- Temperature (°C): 22± 2
- Humidity (%): 45 - 65
- Air changes (per hr): 10
- Photoperiod (hrs dark / hrs light): 12/12

Administration / exposure

Route of administration:
inhalation: aerosol
Type of inhalation exposure:
nose only
clean air
Mass median aerodynamic diameter (MMAD):
>= 2.49 - <= 2.59 µm
Geometric standard deviation (GSD):
Details on inhalation exposure:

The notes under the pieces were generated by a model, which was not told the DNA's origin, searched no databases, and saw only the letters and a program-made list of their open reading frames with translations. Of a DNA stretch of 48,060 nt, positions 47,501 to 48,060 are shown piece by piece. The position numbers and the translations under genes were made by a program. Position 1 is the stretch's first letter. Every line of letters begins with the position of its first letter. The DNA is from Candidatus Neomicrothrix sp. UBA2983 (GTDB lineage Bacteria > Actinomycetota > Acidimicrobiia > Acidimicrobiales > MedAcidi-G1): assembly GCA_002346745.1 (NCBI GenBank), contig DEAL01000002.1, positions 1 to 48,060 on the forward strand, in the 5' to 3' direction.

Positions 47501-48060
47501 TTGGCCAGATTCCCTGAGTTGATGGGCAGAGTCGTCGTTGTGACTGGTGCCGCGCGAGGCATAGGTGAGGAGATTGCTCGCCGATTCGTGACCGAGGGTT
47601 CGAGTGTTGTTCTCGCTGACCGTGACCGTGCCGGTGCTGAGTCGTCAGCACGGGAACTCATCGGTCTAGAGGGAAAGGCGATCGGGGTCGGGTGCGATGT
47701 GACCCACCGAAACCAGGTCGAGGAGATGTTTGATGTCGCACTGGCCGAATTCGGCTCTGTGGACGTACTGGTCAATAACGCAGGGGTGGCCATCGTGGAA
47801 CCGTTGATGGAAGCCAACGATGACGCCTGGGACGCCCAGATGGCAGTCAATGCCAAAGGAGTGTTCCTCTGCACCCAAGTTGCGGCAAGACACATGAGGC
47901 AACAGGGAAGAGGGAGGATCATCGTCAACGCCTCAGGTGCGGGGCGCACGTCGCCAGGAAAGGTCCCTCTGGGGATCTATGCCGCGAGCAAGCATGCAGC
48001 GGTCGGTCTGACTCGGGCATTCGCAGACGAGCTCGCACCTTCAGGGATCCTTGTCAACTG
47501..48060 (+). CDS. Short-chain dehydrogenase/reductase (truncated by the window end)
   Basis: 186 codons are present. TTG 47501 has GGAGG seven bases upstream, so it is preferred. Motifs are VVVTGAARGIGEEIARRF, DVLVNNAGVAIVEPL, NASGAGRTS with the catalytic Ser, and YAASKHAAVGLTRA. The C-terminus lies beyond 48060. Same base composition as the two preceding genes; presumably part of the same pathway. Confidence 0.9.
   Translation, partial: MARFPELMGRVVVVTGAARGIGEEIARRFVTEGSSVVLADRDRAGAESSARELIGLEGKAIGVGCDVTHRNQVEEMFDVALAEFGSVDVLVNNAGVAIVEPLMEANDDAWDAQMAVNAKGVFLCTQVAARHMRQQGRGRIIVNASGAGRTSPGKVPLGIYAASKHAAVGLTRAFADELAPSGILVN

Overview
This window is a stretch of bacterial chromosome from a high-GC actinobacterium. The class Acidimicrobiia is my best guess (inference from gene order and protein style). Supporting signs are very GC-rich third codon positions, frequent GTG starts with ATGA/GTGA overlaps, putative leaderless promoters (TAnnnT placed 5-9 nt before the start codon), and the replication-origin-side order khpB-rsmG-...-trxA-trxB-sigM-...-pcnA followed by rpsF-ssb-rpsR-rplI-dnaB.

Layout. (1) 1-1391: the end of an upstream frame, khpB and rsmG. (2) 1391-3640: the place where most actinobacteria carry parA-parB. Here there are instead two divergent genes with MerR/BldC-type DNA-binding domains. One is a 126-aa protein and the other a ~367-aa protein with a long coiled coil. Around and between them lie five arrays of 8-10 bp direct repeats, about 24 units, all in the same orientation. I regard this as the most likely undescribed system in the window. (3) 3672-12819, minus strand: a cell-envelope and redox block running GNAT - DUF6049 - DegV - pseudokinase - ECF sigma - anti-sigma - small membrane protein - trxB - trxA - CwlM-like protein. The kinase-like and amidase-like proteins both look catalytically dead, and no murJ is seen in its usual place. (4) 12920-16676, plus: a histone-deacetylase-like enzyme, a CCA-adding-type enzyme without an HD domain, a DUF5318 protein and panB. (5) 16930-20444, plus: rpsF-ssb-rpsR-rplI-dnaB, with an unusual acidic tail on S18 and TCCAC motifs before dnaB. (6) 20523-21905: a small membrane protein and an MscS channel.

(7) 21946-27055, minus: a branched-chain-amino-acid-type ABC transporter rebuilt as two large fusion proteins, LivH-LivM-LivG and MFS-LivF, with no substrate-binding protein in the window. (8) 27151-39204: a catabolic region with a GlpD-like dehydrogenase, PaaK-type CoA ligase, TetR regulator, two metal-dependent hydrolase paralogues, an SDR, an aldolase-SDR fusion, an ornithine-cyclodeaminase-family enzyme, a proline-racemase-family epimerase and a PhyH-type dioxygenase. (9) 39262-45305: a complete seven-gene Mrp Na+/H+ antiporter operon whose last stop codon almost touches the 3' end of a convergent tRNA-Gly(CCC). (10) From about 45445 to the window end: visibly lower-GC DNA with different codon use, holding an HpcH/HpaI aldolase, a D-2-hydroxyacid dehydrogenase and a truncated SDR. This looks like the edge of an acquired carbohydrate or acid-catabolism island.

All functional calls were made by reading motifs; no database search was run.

The animals were exposed to the test atmosphere in a nose-only inhalation chamber, a modification of the design of the chamber manufactured by ADG Developments Ltd., Codicote, Hitchin, Herts, SG4 8UB, United Kingdom. The inhalation chamber consisted of a cylindrical stainless steel column, surrounded by a transparent cylinder. The column had a volume of 47.6 liters and consisted of a top assembly with the entrance of the unit, two mixing sections, a rodent tube section and at the bottom the base assembly with the exhaust port. The rodent tube section had 20 ports for animal exposure. Several empty ports were used for test atmosphere sampling (for analysis of the actual concentration and particle size) and measurement of oxygen, carbon dioxide, temperature and relative humidity. The animals were secured in plastic animal holders (Battelle), positioned radially through the outer cylinder around the central column. Male and female rats were placed in alternating order. The remaining ports were closed. Only the nose of the rats protruded into the interior of the column. Habituation to the restraint in the animal holders was not performed because in our experience habituation does not help to reduce possible stress (Staal et al., 2012). In the experience of the test laboratory, the animal's body does not exactly fit in the animal holder which always results in some leakage from the high to the low pressure side. By securing a positive pressure in the central column and a slightly negative pressure in the outer cylinder which encloses the entire animal holder, dilution of test atmosphere by air leaking from the animal’s thorax to the nose was avoided. The unit was illuminated externally by normal laboratory fluorescent tube lighting. The total airflow through the unit was at least 1 liter/min for each rat. The air entering the unit was maintained between 22 ± 3˚C and the relative humidity between 30% and 70%, as much as possible.